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Not every appeal to the Supreme Court gets heard. In fact, you need four of the nine Justices to agree to grant what is known as certiorari before a case can move forward to arguments. And because the Court doesn't normally elaborate on the reasons for declining to hear appeals, such decisions are ripe for interpretation.

Take the recent refusal to hear appeals from two lower court decisions regarding Planned Parenthood. Those lower courts ruled that Medicaid recipients can sue states that strip funding for the nonprofit or remove it from their lists of qualified service providers. The Court voted 6-3 to leave those decisions in place, leading to speculation as to why a supposedly conservative court declined to take on an abortion-related appeal.

The Second Amendment protects "the right of the people to keep and bear Arms." But it has little to say about the ammunition for those arms. Given that just about every gun that existed at the time the Constitution was written fired a single shot at a time, it's likely that the framers didn't envision large capacity magazines feeding dozens or hundreds of rounds of ammunition into a single firearm, much less protecting the right to those magazines.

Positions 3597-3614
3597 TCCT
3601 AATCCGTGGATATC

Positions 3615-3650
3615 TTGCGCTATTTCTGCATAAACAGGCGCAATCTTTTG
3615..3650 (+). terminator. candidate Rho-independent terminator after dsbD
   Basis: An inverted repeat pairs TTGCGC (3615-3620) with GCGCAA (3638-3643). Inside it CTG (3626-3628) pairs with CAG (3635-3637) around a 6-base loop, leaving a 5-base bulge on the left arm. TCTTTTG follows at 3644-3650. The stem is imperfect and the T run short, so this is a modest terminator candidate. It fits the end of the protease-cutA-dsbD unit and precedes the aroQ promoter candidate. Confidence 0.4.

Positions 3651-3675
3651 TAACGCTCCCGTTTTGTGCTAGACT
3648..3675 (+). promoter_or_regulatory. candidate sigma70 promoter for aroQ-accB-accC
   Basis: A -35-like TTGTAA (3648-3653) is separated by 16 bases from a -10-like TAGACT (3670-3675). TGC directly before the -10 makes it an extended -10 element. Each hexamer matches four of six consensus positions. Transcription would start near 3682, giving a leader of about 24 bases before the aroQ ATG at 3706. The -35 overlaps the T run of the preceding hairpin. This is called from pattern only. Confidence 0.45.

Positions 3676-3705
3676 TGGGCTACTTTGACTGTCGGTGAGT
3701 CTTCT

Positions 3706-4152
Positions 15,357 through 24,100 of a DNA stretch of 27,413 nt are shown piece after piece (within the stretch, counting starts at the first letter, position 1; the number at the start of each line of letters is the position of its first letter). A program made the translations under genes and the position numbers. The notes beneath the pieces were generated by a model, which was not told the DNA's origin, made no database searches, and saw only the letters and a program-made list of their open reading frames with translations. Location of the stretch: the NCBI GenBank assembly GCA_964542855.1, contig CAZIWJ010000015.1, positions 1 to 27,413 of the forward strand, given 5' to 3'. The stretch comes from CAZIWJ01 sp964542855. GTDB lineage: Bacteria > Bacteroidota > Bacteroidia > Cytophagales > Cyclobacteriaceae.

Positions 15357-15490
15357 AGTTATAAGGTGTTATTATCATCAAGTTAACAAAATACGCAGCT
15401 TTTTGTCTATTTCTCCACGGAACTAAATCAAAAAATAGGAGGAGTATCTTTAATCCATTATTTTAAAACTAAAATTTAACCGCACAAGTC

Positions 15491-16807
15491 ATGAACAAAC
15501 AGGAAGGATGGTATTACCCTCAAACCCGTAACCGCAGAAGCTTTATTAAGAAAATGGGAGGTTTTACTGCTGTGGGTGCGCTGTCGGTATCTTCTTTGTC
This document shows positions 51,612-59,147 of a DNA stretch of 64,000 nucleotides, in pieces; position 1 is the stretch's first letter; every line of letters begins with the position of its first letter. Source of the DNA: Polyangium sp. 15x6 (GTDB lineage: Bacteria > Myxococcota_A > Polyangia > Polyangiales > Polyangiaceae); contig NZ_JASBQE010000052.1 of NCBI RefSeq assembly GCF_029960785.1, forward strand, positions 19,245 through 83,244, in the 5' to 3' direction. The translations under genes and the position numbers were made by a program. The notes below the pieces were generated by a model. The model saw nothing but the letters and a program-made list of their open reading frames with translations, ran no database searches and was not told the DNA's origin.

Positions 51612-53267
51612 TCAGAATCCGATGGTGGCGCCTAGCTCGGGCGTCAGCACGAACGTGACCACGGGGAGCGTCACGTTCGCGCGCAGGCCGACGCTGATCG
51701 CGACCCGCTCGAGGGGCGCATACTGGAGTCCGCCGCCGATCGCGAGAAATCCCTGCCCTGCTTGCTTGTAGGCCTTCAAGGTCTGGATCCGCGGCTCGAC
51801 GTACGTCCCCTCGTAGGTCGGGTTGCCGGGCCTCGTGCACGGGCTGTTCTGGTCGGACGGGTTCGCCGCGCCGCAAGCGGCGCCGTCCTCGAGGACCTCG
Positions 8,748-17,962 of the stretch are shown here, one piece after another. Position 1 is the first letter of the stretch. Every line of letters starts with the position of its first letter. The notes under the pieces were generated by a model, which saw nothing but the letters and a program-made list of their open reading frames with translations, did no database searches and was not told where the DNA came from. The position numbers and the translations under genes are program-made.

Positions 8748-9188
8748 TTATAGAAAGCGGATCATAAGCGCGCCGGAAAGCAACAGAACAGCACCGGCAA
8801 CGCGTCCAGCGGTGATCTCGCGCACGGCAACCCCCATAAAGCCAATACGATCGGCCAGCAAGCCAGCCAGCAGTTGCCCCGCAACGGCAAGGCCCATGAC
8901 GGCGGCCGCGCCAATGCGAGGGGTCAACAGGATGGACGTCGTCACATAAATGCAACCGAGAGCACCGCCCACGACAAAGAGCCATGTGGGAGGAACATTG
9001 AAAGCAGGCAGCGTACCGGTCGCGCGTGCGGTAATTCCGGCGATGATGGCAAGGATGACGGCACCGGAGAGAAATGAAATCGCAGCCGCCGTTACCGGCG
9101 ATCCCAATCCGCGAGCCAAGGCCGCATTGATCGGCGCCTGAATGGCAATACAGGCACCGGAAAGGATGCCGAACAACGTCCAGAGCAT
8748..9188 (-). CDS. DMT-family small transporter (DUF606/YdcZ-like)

But that's not quite why the U.S. Third Circuit Court of Appeals upheld New Jersey's ban on magazines housing more than 10 rounds of ammunition. Instead, the court cited the recent rise in active and mass shooting incidents, and the common theme that many of those mass shooters take advantage of large capacity magazines (or LCMs), leading to a "significant increase in the frequency and lethality of these incidents."

Oakland Can Close Homeless Camp for Sober Women and Children, Judge Rules

Talk about being stuck between a rock and a hard place. Unsheltered women who had formed an unlawful encampment in a gated parking lot for homeless, sober women and their families, have been forced to move.

The City of Oakland had ordered eviction of the residents, consisting of about 13 women and a few male residents, living in makeshift homes in a gated parking lot within the city limits. In denying a request by six of the encampment's residents for a preliminary injunction based on Eighth and Fourteenth Amendment issues, U.S. District Judge Haywood Gilliam Jr. said it was unlikely their lawsuit over the impending closure would prevail.

Ten billion dollars sounds like an awful lot of money. But when you consider that the second largest cable operator in the country was allegedly systematically discriminating against black-owned media companies when choosing channels to carry, it's not hard to imagine that amount of financial cost.